Breathtaking images captured by satellites and tweeted by astronauts show the devastating size of Typhoon Neoguri – which hit the Japanese coast on Tuesday.
Hundreds of thousands of people have been advised to evacuate their homes as the storm – which brings with it sustained winds of 120 miles per hour and gusts of 148 miles per hour – reached Japan.
Having affected the island of Okinawa, Typhoon Neoguri is now heading for the Japanese mainland and is expected to arrive later on Wednesday local time, writes Channel 4 News Weather Presenter Liam Dutton.
Although it will weaken during its journey across the East China sea, due to encountering cooler ocean waters, it'll still pack a punch when it reaches Kyushu.
The latest forecast from the Joint Typhoon Warning Center has Neoguri reaching Kyushu with sustained winds of 85mph, with gusts of around 105mph - equvialent to a category one hurricane.
Although the strength of the wind will likely cause some disruption, the main concern for Japan will be the amount of rain that is expected to fall.
As the remnants of the tropical moisture are forced up over the country's mountainous terrain, as much as 100-150mm could fall in places, which will bring the risk of flash flooding and landslides.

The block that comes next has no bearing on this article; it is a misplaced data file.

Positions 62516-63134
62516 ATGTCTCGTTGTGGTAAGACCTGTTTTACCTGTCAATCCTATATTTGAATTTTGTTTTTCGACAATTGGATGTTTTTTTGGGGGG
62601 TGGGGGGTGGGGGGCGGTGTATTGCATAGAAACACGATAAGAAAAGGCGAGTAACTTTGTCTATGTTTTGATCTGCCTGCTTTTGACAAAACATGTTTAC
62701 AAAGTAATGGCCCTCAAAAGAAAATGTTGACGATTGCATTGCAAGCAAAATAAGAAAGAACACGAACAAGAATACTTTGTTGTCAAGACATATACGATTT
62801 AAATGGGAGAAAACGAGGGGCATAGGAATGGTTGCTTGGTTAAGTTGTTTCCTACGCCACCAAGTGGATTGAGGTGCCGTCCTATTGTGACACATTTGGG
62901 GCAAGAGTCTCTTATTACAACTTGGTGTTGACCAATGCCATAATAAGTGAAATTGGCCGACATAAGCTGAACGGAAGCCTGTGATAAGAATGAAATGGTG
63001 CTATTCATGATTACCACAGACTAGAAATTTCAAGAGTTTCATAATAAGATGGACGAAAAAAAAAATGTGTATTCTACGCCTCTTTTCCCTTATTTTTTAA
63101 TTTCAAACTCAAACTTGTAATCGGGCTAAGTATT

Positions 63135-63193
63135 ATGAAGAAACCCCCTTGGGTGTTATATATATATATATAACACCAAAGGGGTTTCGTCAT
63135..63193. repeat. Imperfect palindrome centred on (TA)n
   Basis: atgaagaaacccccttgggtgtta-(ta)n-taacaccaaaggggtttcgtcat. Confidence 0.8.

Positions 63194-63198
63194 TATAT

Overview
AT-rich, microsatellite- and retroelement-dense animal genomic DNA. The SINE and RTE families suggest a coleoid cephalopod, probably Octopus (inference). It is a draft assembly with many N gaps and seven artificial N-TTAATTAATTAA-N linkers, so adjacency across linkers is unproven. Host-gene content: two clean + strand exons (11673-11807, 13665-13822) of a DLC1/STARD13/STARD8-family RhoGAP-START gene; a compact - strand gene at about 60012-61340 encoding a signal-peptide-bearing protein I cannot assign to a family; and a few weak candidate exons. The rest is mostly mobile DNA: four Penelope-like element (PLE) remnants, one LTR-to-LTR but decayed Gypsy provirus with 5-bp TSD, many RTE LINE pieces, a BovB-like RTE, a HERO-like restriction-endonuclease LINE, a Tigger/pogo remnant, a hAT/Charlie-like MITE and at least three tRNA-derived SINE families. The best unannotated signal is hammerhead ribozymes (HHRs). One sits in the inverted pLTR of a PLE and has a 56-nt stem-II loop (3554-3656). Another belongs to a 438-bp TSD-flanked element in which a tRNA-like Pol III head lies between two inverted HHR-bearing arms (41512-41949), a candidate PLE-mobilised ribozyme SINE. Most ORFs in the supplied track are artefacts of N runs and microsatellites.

The north west Pacific, the typhoon season runs between June and November, with a peak in September, although it isn't unusual to have an occasional storm outside of this time period.
Astronauts on the International Space Station have also captured and tweeted the phenomenon from space, as seen below. Check out the Channel 4 News Twitter list of tweets from space.
— Alexander Gerst (@Astro_Alex) July 8, 2014
— Reid Wiseman (@astro_reid) July 7, 2014
The storm has been at its most powerful through Okinawa, though the Japan Meteorological Agency has warned of heavy rains and potential flooding in Kyushu, the westernmost of Japan’s main islands, as well as heavy rain in the rest of the nation as the storm turns east later in the week.